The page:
Star Yankee slugger Alex Rodriguez tested positive for steroids in 2003, sources report
Alex Rodriguez tested postive for steroids during Major League Baseball's 2003 survey testing season, according to a report released this morning by Sports Illustrated on its Web site.
According to the report, which cites four independent sources, Rodriguez, the American League Most Valuable Player that season with the Texas Rangers and the winner of the home-run title, tested positive for two anabolic steroids.
Rodriguez's name appears on a list of 104 players who tested positive for performance-enhancing drugs in baseball's first season of testing, known as the "survey" season. Those test results, which were administered to determine if baseball needed to impose a drug program, were supposed to be kept confidential. They were seized, however, by government agents investigating the BALCO steroid scandal and have the subject of lengthy litigation in federal court after the Players Association filed a lawsuit contesting the legality of the search. The case is now before the Ninth Circuit Court of Appeals in California.
According to the report, when Rodriguez was approached by a reporter on Thursday at a gym in Miami, he declinded to answer questions about his 2003 test. "You have to talk to the union," Rodriguez said. "I'm not saying anything."
The union declined comment on the test.
Two sources familiar with the evidence that the government has gathered and two other sources with knowledge of the testing results told S.I. that Rodriguez tested positive for testosterone and the anabolic steroid Primobolan. Baseball did not impose penalties for testing positive for steroids in 2002, although the league's drug policy prohibited their use without a prescription. MLB banned the use of steroids after the 2003 season.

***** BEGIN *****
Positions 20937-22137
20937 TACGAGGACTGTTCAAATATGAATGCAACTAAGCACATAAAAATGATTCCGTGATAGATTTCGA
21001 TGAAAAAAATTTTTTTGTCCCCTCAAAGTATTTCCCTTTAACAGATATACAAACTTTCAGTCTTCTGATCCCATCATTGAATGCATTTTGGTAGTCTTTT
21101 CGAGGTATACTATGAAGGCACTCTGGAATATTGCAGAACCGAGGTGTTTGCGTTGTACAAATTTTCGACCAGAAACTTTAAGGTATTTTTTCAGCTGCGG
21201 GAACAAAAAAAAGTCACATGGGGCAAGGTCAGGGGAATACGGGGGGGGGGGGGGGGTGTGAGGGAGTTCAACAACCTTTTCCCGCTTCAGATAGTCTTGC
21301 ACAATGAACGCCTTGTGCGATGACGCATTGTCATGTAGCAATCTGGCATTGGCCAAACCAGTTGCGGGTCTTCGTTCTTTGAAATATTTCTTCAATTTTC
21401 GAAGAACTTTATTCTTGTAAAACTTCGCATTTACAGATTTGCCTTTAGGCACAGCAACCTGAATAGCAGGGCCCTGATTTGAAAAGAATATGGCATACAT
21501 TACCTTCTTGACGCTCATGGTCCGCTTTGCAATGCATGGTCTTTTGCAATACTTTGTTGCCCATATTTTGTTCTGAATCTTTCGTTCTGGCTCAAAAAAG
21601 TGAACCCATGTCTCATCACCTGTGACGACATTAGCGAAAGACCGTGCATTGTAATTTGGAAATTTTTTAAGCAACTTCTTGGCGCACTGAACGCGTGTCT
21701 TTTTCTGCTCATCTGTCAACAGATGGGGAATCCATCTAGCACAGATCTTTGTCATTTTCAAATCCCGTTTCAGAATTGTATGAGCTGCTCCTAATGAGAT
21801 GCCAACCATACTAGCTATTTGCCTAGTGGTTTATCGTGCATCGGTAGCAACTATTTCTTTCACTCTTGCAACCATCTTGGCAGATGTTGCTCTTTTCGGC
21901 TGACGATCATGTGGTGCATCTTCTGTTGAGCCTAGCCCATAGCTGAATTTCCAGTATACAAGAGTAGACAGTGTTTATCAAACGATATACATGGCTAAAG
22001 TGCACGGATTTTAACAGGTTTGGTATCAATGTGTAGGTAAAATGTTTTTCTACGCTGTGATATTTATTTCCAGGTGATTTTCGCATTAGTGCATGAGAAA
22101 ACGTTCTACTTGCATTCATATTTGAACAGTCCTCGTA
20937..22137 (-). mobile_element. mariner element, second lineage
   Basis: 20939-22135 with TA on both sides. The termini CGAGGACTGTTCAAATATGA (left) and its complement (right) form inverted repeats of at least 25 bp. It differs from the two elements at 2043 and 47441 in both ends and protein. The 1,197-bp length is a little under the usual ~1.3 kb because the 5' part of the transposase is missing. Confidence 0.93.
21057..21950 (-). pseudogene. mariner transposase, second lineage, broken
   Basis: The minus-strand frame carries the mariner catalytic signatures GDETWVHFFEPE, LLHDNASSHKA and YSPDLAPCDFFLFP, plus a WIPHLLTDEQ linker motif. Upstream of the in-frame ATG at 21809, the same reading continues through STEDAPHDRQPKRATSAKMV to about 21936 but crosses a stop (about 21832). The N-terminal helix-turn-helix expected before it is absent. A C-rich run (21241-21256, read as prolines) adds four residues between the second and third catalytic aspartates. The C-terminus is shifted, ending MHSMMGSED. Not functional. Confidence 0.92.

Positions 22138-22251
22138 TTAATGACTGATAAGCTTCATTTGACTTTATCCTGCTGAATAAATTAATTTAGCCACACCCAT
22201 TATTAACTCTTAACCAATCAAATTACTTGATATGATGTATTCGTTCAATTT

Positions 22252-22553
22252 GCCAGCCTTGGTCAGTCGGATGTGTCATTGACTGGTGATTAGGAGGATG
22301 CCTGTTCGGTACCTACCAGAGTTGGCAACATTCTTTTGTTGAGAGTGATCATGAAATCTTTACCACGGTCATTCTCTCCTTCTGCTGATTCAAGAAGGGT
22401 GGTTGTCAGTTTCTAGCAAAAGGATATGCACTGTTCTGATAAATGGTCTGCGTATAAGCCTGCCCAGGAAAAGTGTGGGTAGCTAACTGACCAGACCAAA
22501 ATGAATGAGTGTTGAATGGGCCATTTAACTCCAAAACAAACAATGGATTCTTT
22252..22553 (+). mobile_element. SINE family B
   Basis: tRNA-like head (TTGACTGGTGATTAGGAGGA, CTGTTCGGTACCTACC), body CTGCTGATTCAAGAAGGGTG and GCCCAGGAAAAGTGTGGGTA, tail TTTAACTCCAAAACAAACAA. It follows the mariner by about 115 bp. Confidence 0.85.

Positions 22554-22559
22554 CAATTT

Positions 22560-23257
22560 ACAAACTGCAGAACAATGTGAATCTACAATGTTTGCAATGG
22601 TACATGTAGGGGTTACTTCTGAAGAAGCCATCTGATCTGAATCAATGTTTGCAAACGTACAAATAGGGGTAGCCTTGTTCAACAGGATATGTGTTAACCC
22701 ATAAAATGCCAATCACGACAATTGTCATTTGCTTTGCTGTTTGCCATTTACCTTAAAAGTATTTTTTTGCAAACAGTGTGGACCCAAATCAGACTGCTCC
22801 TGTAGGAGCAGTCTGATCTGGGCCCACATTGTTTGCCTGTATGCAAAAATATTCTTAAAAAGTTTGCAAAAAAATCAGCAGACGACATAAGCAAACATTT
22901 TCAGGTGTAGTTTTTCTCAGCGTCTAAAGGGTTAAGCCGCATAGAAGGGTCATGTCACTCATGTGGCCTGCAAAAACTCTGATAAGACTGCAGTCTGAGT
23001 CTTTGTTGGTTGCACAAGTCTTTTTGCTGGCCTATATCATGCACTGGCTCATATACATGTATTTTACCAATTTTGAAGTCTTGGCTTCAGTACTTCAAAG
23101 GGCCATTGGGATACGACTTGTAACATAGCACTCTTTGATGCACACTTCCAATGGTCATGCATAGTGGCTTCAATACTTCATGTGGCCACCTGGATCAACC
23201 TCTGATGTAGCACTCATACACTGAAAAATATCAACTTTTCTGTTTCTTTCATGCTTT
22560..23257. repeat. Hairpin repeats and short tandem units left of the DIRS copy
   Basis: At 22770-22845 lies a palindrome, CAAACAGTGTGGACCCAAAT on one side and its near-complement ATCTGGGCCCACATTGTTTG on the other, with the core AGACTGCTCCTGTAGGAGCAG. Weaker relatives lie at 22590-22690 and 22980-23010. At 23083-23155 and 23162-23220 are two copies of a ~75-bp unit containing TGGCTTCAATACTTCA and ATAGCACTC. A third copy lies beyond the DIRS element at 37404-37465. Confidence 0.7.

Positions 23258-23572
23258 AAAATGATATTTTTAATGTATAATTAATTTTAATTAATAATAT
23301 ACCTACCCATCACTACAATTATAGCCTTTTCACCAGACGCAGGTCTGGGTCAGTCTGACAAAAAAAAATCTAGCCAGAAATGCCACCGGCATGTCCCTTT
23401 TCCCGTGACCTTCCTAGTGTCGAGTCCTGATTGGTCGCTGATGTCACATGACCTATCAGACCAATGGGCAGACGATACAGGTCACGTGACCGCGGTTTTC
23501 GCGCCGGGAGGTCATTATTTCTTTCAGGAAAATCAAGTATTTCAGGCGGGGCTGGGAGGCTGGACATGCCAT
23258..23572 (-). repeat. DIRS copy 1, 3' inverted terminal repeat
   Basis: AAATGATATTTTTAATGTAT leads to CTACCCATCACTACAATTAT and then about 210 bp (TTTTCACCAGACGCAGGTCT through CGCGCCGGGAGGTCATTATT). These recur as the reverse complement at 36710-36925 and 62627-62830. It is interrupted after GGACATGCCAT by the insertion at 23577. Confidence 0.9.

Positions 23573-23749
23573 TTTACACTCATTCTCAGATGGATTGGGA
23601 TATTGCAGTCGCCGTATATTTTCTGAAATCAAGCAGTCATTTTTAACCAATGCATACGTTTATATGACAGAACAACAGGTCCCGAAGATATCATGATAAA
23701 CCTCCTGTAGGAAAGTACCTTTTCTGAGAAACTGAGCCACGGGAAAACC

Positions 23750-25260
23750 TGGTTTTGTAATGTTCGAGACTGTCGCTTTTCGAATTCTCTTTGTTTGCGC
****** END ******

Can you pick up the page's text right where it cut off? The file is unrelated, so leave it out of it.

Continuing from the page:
The case involving the seized tests, U.S. v. Conprehensive Drug Testing, is before an 11-judge panel in the Ninth Circuit in Pasadena. The agents who confiscated the tests had a search warrant only for the results for the 10 BALCO-linked players. Attorneys from the union argue that the government is entitled only to those results, not the entire list. If the court sides with the union, federal authorities may be barred from using the positive survey test results of non-BALCO players such as Rodriguez in their ongoing investigations.
A-Rod has long been the subject of speculation regarding steroids. In his books "Juiced," and "Vindicated, Jose Canseco linked Rodrguez to steroid use and said in "Vindicated" that he had introduced A-Rod to a steroid dealer. Canseco said after the Mitchell Report on drugs in baseball was released that he though Rodriguez should be among the 80 players mentioned in the report as having used steroids.
"All I can say is the Mitchell Report is incomplete," Canseco said. "I could not believe that (Rodriguez's) name was not in the report."
In recent years, Rodriguez has repeatedly denied any use of performance-enhancing drugs.